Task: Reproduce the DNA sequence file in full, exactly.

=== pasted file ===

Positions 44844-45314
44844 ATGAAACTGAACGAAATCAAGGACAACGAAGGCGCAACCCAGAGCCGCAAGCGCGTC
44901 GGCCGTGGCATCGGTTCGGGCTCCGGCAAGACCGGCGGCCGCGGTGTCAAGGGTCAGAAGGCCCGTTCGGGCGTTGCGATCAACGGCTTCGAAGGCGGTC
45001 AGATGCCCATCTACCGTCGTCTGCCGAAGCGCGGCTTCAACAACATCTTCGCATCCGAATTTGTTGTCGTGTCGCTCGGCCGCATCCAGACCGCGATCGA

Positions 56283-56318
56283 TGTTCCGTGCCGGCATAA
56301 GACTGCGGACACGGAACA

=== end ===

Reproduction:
Positions 44844-45314
44844 ATGAAACTGAACGAAATCAAGGACAACGAAGGCGCAACCCAGAGCCGCAAGCGCGTC
44901 GGCCGTGGCATCGGTTCGGGCTCCGGCAAGACCGGCGGCCGCGGTGTCAAGGGTCAGAAGGCCCGTTCGGGCGTTGCGATCAACGGCTTCGAAGGCGGTC
45001 AGATGCCCATCTACCGTCGTCTGCCGAAGCGCGGCTTCAACAACATCTTCGCATCCGAATTTGTTGTCGTGTCGCTCGGCCGCATCCAGACCGCGATCGA

Positions 56283-56318
56283 TGTTCCGTGCCGGCATAA
56301 GACTGCGGACACGGAACA